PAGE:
Luv Sodha — Jefferies — Analyst

Got it. And then Todd, for you. I guess, how would you position this guidance? Is it incorporating macro getting were stabilizing or improving? And then, any color on dollar-based net retention, when should it bottom during the year? Thank you.

Todd McElhatton — Chief Finance Officer

So, I’d say this about the guidance. We exited the year with $365 million worth of ARR, that’s in the bank. The low-end of the guidance is $374 million. So that means we’ve got $9 million of net incremental revenue that we’ve got to add. And if you take a look at what we’ve added over the last six to eight quarters, I feel that is a very achievable goal to get even if things worsen to get at the low end. So I feel that we’ve got a very reasonable guidance that we’ve given.

From a dollar-based retention rate, the things I would say is, going back several years, we invested really big in our customer success programs. We’ve invested in innovation, making sure that our customers are getting the most out of the platform and our revenue and billing products, and that’s absolutely showing results. And I think that shows up in the fact that every quarter, I believe this year, we improved our retention. We had the lowest level of churn since we’ve been a public company.

And then I’ll hit you. We talked about one of the big SaaS companies that had made a decision several years ago should they consolidate on a big CRM platform and move over. And after going through this for multiple years, they took a $5 million write-off and said we’re all in on Zuora. They had been using Zuora. It’s the right solution. This other solution can’t do what we’re going to do. And I think that’s been consistent with what we’ve seen.

So remember, we have got the, our installed base is these large enterprise customers. They’re getting bigger and bigger, more and more, all in on Zuora, and they’re dependent on us for recognizing the revenue for doing their billing and their collections. And those are mission-critical type things. And SOX compliance. So those are things that you don’t make changes lightly on, and we feel really good about our position from a retention standpoint.

Tien Tzuo — Founder & Chief Executive Officer

Hey Luv, this is Tien. I’ll just add, I know you’ve been following us for some time. We’re a very different company than a few years ago where the vast majority of our upsells were based on volume. Today, we have a much more balanced ability to grow within our accounts. And that’s why we shared the data about 20% of our deals, right, in the past 12 months were based on products that were only recently developed in the last 18 months. And so you’ll see we have a much more balanced approach now to grow with our installed base.

Luv Sodha — Jefferies — Analyst

Got it. Perfect. Thank you.

Operator

We will take our next question from Jacob Stephan with Lake Street Capital Markets. Your line is open.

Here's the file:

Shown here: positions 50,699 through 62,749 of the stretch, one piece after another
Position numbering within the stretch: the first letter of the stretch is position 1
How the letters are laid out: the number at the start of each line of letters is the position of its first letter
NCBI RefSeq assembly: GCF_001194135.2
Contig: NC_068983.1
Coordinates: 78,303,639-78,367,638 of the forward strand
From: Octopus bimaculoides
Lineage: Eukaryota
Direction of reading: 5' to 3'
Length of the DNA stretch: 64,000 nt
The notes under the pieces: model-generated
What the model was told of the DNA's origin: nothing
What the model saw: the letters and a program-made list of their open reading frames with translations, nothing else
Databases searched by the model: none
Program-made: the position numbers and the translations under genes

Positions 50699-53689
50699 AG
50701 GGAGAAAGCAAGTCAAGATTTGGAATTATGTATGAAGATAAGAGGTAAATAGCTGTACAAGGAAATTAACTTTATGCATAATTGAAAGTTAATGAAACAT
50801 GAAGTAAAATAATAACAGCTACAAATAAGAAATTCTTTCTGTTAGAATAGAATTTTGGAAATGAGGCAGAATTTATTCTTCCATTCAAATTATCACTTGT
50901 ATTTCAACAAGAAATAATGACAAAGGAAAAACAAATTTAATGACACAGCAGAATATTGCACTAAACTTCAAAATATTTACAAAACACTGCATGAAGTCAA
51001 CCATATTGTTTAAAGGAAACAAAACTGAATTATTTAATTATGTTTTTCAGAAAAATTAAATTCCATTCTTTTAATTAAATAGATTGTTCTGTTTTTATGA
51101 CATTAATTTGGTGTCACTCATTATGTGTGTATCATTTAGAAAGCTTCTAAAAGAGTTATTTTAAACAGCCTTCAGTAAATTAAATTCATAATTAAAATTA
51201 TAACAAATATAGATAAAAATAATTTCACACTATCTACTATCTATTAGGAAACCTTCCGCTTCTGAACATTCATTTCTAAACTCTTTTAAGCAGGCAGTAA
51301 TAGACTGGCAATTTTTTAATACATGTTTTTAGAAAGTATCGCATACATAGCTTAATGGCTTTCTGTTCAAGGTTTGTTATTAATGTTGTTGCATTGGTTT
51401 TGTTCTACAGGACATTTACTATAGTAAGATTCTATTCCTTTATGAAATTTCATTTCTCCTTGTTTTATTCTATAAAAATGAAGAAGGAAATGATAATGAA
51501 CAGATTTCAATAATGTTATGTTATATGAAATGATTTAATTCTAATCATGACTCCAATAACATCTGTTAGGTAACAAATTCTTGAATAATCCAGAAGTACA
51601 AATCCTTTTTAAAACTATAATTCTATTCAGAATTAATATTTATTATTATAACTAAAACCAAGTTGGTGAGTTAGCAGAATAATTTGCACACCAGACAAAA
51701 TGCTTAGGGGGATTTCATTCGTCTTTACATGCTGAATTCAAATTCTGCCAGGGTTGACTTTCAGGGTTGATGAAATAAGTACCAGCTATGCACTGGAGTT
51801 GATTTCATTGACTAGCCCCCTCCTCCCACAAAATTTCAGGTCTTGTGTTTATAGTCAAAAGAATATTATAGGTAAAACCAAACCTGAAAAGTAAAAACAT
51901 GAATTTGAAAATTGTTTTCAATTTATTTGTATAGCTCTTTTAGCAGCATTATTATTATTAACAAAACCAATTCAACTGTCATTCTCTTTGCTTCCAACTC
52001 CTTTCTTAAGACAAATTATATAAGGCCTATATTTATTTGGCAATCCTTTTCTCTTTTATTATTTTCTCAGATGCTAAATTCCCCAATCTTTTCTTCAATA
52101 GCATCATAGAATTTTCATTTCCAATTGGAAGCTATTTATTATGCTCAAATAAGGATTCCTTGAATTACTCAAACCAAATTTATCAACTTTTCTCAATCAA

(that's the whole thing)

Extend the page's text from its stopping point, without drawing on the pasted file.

Jacob Stephan — Lake Street Capital Markets — Analyst

Yes. Hey, thanks for taking my questions. Maybe just focusing on the European market. I know you said 33% of your revenue comes from the European market. But I mean what trends are you seeing over there that kind of similar to the U.S.?

Todd McElhatton — Chief Finance Officer

So I’ll let Robbie take that. But real quick, Jacob. About one-third of our business is international. So that’s not all Europe. We’ve got other presence in Japan and Asia Pacific. But Robbie, maybe if you want to give some color on what we’re seeing in Europe.

Robbie Traube — President and Chief Revenue Officer

Yes. I mean, it has been, as you’ve seen in other places, now peers, there’s been some softness in EMEA is the macro. Look, we had the execution actually in our Q4 in that region. And bottom line, we’ve seen that impact overall, but we’re still seeing continued interest in the product. We’re still selling products that really provide true value base. Tien mentioned Scout24 as an example in a particular space too. So again, some of that softness has been there, but we continue to see growth there.

Jacob Stephan — Lake Street Capital Markets — Analyst

Okay. Maybe just focusing on gross margin. What — so you mentioned there’d be some levers that you could pull to increase the subscription revenue margin. But what — could you give any more color on what some of those levers might be?

Todd McElhatton — Chief Finance Officer

Yes. I would give you maybe three things that we’re thinking about. First of all, we are now multi-cloud. So we’ve got our revenue products spun up on Azure. We then are also using AWS. I believe that gives us opportunity for further leverage. The team has spent — our engineering team has done a fantastic job of working from a standpoint of how to get much better optimization out of the usage, and we’re seeing those spend dollars get more controlled. And then the last thing is I think there’s opportunities as we’ve spent investments on our support area to again get more efficient there, not only provide better customer satisfaction but also to bring down costs in that area.

Jacob Stephan — Lake Street Capital Markets — Analyst

Okay. Got it. Thank you.

Operator

And we will take our next question from Andrew DeGasperi with Berenberg. Your line is open.